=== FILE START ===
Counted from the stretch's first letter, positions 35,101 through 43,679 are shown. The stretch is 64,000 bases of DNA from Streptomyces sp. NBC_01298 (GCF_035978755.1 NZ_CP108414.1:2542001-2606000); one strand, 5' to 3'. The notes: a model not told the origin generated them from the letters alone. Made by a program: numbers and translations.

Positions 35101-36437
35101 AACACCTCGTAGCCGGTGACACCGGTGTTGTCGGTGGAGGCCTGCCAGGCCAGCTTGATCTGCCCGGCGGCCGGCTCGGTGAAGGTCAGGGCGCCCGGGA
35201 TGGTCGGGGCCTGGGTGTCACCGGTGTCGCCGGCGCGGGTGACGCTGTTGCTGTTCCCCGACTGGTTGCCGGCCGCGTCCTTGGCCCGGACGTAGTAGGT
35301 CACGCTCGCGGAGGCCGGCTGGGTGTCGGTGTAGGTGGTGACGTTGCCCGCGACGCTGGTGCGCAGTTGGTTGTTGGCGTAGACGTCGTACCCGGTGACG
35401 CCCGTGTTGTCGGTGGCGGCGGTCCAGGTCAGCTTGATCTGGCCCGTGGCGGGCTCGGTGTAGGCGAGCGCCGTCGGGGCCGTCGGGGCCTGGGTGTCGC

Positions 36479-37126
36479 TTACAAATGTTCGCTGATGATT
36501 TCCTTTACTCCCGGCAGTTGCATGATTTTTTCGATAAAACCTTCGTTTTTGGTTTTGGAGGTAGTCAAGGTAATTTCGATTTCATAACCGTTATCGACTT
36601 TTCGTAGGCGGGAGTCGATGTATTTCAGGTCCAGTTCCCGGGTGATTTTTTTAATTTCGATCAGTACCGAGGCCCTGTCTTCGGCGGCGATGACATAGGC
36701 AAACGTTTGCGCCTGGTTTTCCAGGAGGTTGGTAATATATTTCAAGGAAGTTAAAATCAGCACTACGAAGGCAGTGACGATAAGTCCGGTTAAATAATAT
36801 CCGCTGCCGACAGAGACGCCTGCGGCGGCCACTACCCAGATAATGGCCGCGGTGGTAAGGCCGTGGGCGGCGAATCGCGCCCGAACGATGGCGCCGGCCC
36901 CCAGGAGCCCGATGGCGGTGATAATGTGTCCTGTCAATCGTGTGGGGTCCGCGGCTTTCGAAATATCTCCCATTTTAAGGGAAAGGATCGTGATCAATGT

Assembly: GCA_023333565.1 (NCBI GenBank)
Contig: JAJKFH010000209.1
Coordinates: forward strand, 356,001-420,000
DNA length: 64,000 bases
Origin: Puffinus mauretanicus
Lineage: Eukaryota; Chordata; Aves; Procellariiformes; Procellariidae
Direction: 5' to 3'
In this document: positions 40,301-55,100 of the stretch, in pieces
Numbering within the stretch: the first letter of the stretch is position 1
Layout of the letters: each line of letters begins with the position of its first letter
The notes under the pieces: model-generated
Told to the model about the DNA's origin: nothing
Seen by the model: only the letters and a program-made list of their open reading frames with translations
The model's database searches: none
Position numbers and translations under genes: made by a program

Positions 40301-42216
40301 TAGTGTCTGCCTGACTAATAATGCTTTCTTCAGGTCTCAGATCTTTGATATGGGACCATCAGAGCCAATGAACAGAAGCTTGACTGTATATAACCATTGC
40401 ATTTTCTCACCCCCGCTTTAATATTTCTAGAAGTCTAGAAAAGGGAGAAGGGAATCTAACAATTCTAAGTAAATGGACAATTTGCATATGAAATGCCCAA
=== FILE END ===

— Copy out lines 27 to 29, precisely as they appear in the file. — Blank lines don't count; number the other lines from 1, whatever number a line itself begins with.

The model's database searches: none
Position numbers and translations under genes: made by a program

Positions 40301-42216